5 Things You Can do to Combat Fear and Anxiety

5 Things You Can do to Combat Fear and Anxiety

What keeps you awake at night? Job security, paying the bills, worrying about a loved one’s health, kids struggling in school, relationship challenges? All of these examples can cause you to worry, and fear saps your vital energy.  Fear can affect you on many levels of your life, in ways you may not even fully realize. Here are some points to consider: Your sleep can be disturbed by fear and stress.  Although we should spend about a third of our lives sleeping, half of all adults don’t get enough. Sleep matters because getting adequate sleep is essential to health and peak performance and will help you cope with the stress of everyday life.  You’ll feel stronger and clearer, and be less likely to react to situations in a way that will trigger your stress response.  Here are some e-zzz ways to a better night’s sleep:

  • Go to Bed and get up at the same time every day.Your body has its unique internal clock that it set for the recommended 7-8 hours of sleep a night is what healthy adults need.  Going to bed at the same time – even on the weekends- helps that clock become – and stay -regulated.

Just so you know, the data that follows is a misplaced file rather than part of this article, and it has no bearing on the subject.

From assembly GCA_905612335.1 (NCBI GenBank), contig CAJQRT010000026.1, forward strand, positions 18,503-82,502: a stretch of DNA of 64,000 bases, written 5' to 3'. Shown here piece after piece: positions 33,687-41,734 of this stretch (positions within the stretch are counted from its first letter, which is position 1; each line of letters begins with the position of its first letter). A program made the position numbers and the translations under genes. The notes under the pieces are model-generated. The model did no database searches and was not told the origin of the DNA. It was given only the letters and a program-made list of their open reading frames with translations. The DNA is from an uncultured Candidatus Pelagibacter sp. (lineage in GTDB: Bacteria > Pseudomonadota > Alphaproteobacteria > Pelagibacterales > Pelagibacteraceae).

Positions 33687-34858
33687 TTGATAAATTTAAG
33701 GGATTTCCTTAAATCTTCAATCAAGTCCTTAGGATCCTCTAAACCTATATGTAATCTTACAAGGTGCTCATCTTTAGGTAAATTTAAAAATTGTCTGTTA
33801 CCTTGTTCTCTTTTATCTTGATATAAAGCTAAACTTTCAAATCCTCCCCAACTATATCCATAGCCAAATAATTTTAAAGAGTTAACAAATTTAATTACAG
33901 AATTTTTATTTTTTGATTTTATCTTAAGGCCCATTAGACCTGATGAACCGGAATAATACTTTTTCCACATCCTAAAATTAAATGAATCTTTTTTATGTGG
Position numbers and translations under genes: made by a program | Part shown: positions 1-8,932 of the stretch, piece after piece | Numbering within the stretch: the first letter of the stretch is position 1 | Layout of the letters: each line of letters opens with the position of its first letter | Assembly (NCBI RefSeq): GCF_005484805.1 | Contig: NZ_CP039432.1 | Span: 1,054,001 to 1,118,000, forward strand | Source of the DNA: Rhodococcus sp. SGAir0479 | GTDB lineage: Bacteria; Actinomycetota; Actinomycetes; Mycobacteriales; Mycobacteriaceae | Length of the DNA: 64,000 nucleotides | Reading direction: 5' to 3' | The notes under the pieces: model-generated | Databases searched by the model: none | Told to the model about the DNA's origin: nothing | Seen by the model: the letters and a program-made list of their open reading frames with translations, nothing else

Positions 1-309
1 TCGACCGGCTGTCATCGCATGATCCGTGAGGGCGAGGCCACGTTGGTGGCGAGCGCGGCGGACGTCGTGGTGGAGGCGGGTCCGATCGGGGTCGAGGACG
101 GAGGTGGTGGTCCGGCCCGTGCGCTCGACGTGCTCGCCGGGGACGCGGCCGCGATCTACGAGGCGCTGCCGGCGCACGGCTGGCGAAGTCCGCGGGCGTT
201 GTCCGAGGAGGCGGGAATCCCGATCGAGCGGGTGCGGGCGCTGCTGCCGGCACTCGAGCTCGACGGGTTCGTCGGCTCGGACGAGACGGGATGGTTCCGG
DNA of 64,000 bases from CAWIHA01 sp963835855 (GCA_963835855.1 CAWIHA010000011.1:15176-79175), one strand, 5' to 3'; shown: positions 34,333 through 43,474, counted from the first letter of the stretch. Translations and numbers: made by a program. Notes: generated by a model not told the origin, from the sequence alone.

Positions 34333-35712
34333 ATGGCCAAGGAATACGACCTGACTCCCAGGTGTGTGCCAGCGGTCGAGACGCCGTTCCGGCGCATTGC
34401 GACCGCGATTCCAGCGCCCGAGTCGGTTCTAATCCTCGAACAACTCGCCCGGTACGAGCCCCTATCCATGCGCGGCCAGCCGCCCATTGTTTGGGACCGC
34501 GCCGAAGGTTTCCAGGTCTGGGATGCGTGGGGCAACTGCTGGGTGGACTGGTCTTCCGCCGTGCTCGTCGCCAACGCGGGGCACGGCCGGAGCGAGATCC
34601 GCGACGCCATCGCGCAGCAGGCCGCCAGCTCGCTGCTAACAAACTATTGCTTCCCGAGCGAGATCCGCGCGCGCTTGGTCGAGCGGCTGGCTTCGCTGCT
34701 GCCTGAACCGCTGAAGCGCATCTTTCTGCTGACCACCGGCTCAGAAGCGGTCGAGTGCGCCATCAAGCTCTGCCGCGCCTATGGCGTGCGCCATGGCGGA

• Establish a Relaxing Bedtime Routine. Whether it’s taking a relaxing bath, reading in bed for a bit, or listening to some soothing music, it’s important to send the message to your brain and body that it’s time for rest. Research has shown that listening to classical or new age music helps insomniacs fall asleep – the body matches the rhythm of the music and slows the heart rate.
  • Skip Stimulants. Forget that after-dinner espresso or late night celebratory cigar. It’ll keep you awake. Don’t rely on alcohol to lull you to sleep. As its effects wear off; the brain grows more alert. And only use sleeping pills for short-term relief…better to establish your natural sleep/wake cycle.
  • Exercise Regularly. One of the myriad benefits of exercise is its impact on sleep – not only will you fall asleep more quickly (in about half the time as non-exercisers), sleep more restoratively, and feel better rested in the a.m., but a recent study showed that exercisers sleep an hour longer, on average.
  • Learn to Value Sleep. To value life fully, you need to value sleep.   Your body needs to rest, and you need to respect that primary function. We live in a society that thrives on the adrenaline rush of the 24/7 cycle, but your body needs time to restore itself nightly.  If you want to be alert and fully functioning during the day, you owe it to yourself to get a full night’s sleep.  So, say no to those all-nighters and goodbye to late-night parties – it’s not worth it! 

See my recommended books in the Post Wellness Center and explore ways to increase wellness in your life so you can be your whole self.

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COMMENTS

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  • Mark Williams

    Can we begin to talk about how to deal with the social anxiety people are experiencing now?

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